or Connect
AppleInsider › Forums › Mobile › iPhone › Location tracking probe expands despite 2001 FCC law requiring all phones track users
New Posts  All Forums:Forum Nav:

Location tracking probe expands despite 2001 FCC law requiring all phones track users

post #1 of 127
Thread Starter 
The US House and Senate is widening investigations into mobile location tracking, despite a federal mandate on the books since 2001 that requires wireless carriers to track the location of users.

A report by Reuters noted that the the House Energy and Commerce Committee has sent letters to Apple, Google, HP, Microsoft, Nokia and RIM requesting more information about how devices use and store location data.

The US Senate is also addressing privacy concerns, similarly tipped off by a report that Apple's iOS 4.x devices maintain an internal database cache of generalized location data that appears to never go away, and is compiled regardless of whether Location Services is turned on or not.

The issue has stoked the strongest bipartisan cooperation in American politics seen in recent history, and appears to be generating more interest and scrutiny by elected officials than Net Neutrality, the BP oil spill, employment or the economy at large.

However, the US Congress originally passed the 1996 Telecommunications Act, under which the Federal Communications Commission mandated that, as a report by Geek.com from 2001 noted, all wireless devices "be able to locate 67 percent of callers to 911 within 50 meters that elect the handset solution while those using network technology must be able to locate the caller within 100 meters," a rule that expanded to cover all new cell phones by late 2002.

The purpose of the tracking law was to enable 911 operators to locate mobile users in an emergency. Enhanced 911 services (E911) require mobile operators to relay an emergency caller's location within 50 to 300 meters. E911 laws also apply to many VoIP and femtocell products, such as AT&T's 3G MicroCell, and complicated the deployment of that device due to requirements that callers' locations must be trackable for emergency response purposes.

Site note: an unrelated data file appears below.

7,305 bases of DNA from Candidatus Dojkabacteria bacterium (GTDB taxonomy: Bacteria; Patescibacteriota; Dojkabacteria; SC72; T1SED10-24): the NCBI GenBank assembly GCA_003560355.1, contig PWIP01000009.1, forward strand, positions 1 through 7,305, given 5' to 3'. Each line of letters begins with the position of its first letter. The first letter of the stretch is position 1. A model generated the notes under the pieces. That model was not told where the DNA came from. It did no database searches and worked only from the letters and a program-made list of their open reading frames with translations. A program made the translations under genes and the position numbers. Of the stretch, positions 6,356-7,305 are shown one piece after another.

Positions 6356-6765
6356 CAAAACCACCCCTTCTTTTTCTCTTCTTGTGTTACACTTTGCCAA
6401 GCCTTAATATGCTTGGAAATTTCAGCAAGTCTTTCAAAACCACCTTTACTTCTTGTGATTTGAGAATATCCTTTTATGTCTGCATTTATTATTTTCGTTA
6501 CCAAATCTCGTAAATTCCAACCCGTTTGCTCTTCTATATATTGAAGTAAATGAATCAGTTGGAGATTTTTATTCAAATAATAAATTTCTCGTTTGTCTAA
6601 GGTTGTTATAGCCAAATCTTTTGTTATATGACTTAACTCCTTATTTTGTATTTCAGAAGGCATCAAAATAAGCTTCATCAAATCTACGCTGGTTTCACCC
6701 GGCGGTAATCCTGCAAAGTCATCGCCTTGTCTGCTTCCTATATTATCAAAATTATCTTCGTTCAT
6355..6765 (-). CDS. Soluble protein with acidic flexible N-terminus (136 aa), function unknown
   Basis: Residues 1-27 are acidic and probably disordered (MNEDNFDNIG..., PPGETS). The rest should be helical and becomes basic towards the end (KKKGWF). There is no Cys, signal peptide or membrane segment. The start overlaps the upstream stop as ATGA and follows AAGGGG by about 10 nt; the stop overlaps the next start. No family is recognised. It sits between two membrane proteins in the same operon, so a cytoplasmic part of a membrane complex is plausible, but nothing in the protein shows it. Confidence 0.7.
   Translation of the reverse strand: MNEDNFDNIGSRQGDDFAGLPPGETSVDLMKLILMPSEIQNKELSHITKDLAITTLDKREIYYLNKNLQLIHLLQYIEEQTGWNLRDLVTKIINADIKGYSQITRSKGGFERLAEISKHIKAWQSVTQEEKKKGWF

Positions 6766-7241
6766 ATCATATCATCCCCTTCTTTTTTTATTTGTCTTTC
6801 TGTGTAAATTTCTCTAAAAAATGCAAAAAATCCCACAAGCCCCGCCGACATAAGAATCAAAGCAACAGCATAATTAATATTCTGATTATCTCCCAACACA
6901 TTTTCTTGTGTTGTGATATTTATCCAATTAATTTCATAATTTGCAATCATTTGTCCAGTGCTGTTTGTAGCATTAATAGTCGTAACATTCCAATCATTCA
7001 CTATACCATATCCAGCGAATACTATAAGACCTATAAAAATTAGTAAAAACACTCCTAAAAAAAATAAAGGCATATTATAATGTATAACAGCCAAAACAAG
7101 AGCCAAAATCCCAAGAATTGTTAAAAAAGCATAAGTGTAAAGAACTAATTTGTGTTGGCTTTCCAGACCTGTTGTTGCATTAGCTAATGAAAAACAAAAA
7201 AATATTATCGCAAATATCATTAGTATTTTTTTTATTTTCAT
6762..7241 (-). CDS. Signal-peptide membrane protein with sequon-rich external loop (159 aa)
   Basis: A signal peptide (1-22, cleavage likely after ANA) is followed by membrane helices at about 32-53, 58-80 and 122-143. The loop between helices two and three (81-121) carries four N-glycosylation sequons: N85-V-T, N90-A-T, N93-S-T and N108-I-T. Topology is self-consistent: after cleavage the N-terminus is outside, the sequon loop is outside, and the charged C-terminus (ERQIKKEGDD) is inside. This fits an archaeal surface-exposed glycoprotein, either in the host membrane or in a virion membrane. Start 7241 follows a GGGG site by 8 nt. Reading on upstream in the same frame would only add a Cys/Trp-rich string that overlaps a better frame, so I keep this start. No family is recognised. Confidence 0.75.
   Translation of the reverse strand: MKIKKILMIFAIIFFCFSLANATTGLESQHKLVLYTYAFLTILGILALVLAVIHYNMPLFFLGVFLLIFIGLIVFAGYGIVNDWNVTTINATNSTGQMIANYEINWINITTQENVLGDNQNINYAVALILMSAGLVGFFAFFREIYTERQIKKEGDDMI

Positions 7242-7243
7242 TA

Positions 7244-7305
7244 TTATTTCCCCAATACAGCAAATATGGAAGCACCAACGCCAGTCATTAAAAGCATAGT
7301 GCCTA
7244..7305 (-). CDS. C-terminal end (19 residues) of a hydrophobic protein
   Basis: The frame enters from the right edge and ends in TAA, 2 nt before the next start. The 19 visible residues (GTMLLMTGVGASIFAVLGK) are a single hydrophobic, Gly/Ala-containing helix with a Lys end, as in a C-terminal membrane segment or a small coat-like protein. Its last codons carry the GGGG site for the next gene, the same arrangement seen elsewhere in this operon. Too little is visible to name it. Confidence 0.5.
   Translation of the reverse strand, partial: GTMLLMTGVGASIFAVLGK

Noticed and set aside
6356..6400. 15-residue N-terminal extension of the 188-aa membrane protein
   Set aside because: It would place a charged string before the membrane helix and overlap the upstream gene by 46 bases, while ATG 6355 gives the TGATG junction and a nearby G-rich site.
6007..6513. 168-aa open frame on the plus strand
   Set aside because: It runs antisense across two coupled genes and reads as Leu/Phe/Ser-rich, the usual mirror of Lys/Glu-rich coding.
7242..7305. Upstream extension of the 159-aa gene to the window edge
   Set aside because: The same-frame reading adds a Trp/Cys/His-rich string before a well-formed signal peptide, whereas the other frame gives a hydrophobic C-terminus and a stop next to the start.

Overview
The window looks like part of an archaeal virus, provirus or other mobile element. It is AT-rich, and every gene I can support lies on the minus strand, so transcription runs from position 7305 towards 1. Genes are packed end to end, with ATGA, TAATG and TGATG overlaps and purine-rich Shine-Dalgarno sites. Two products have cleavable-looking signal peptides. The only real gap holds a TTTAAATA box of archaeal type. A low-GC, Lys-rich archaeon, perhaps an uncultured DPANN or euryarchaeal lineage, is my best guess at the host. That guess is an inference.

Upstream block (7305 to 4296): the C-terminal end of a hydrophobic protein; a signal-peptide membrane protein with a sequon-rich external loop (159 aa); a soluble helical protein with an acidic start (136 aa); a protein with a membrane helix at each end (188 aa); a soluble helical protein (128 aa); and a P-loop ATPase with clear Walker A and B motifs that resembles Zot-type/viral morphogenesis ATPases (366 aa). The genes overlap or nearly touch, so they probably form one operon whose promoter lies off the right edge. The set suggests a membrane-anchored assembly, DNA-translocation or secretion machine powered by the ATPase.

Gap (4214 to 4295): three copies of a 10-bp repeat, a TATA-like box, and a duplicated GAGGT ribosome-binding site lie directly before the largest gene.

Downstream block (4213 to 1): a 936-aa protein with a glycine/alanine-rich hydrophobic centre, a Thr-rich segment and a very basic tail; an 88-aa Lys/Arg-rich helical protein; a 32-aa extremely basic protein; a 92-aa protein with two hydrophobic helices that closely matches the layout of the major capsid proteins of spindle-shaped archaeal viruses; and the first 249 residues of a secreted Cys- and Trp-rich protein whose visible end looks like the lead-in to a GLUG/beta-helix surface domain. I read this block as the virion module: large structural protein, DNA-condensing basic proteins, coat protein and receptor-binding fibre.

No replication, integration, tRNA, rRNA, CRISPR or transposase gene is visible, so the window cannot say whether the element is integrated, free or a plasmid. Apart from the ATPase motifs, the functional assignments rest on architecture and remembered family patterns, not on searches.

What has changed in the last decade is that cell phones have shifted from being simple phone devices to being full fledged computers. When Apple's iPhone debuted in 2007, most smartphones ran JavaVM, which limited the capabilities of third party apps.

After Apple added user-accessible GPS services to the iPhone 3G and opened its App Store, it tightly restricted how third party apps could access Location Services, forcing them to ask the user for permission to access location information.

Google's Android OS enhanced the existing Java phone market among vendors such as Motorola, LG and Samsung to run apps of similar sophistication as Apple's iOS, but it also takes a more permissive approach to users' privacy, asking users to grant apps broad rights to access hardware features at their installation.

Both Apple and Google have since expanded their use of location data to power location-based advertising, with both creating opt-out routes for users who do not wish to have their location data used for such purposes. Apple also uses location data to enable users to remotely locate, lock or wipe data from their devices using MobileMe.

Apple has been the target of particular scrutiny for using a database that caches location data to rapidly calculate the user's current location. While this data remains on the phone and is backed up to iTunes, press reports have portrayed it as being instantly delivered to Apple to maintain up to the minute reports of the exact location of the company's 189 million iOS devices.

A similar panic regarding the use of location data as outlined in Apple's iOS privacy policies was converted into the shocking headline "Apple collecting, sharing iPhone users' precise locations" in a piece by David Sarno of the LA Times last summer, generating a swift populist reaction by two congressmen.
post #2 of 127
Detecting the location is different from tracking and storing in the database, is different from storing them unencrypted, and is miles away from sending it back to the server.
post #3 of 127
AKA Elected officials are morons, the public are lemmings, and to find a man who can think for himself is like finding water in a desert. A welcome abstraction.
post #4 of 127
Look, we know that this whole fiasco is nothing, but what does locating people when they call 911 have to do with private companies tracking you for business purposes?
post #5 of 127
Quote:
Originally Posted by sprockkets View Post